School of Pharmacy News & Media Center
The University of Mississippi

Pharmacy Student Organization Educates Jackson Children on Health Safety

Posted on: November 5th, 2018 by tressa

November 5, 2018

By Whitney Tarpy

JACKSON, Miss. – Good health is no joke, but University of Mississippi School of Pharmacy students planned fun activities for children in the Jackson area last month to teach them about the importance of health safety.

Student pharmacist organization PediaRebs, which focuses on pediatric pharmacy education and service, sent volunteers to two community events in Jackson, BAPS Charities Children’s Health and Safety Day as well as Mississippi Science Fest hosted by the Mississippi Children’s Museum. At both events, student pharmacists taught children and their parents about medication and health safety.

BAPS Event_Group Shot

Student pharmacists in Jackson volunteered at local events that highlighted health safety education.

“Events like these let us educate local youth, parents and caregivers about the importance of health-related subjects, particularly vaccinations, safe medication practices and how to correctly find information on an over-the-counter medication label,” said Hayley Davis, third-year student pharmacist from Santa Maria, California. “It also gives us an opportunity to inspire young children to one day work in a health care setting, especially as a pharmacist.”

PediaRebs members, along with other student volunteers, set up numerous hands-on stations for the kids. Activities included learning the parts of a prescription label, giving a pretend vaccine to a teddy bear, compounding with a mortar and pestle and separating beads on a counting tray.

Davis and fourth-year student pharmacist Karmen McMinn from Ridgeland, Mississippi, each said their favorite activity was “Medication vs. Candy,” where participants tried to determine which of two different pictures was medicine and which was candy.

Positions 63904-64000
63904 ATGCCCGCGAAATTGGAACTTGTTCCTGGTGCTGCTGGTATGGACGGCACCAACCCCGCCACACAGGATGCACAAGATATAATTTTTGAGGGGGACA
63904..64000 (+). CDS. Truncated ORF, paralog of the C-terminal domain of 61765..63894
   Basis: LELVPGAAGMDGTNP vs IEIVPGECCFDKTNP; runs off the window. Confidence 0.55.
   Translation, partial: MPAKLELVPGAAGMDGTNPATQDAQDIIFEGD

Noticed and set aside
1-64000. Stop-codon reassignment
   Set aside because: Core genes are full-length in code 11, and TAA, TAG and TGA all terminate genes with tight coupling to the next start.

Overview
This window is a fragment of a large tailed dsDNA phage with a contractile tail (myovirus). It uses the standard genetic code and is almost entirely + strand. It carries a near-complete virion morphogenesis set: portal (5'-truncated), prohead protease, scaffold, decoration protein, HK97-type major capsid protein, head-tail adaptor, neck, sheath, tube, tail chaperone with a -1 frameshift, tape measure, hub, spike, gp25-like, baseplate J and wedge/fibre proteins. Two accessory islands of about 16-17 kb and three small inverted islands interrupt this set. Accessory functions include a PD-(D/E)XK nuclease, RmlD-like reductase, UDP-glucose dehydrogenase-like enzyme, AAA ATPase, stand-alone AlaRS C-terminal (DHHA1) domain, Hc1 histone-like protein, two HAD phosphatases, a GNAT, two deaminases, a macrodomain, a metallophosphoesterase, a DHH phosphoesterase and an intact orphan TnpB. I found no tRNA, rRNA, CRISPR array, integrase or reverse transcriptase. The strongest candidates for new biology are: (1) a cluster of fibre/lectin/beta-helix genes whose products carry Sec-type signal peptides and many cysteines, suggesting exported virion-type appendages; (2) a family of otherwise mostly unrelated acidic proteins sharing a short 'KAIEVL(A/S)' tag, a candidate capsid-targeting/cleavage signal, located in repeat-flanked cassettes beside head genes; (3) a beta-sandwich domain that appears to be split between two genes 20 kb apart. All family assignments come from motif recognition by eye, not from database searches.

Lily Van works with a child at Mississippi Science Fest

Ole Miss Pharmacy alum and resident Lily Van Cheng helps separate beads on a counting tray.

“The game made it easy to talk about medication safety, especially when they guessed incorrectly,” McMinn said. “We could then have a conversation about the importance of asking before you eat something.

“Games like this also make children feel included when you can direct your attention to them and make sure they understand what you are saying, instead of only addressing their parents.” 

The kids weren’t the only ones learning new things at these events. Amanda Capino, PediaRebs co-advisor and clinical assistant professor of pharmacy practice on the school’s Jackson campus, pointed out the positive benefits the students received as well.

“These events are great opportunities for student pharmacists to be involved in community outreach that teaches children about important health, safety and science concepts,” Capino said. “Student pharmacists are then able to gain more experience communicating with children and teaching them about the different roles of a pharmacist.”

Members of PediaRebs also participated in a “Reverse-Trick-or-Treating” event at Batson Children’s Hospital in October, dressing up in costumes and passing out toys to hospital patients. Other plans for the year include cooking dinner at the Ronald McDonald House in Jackson in November.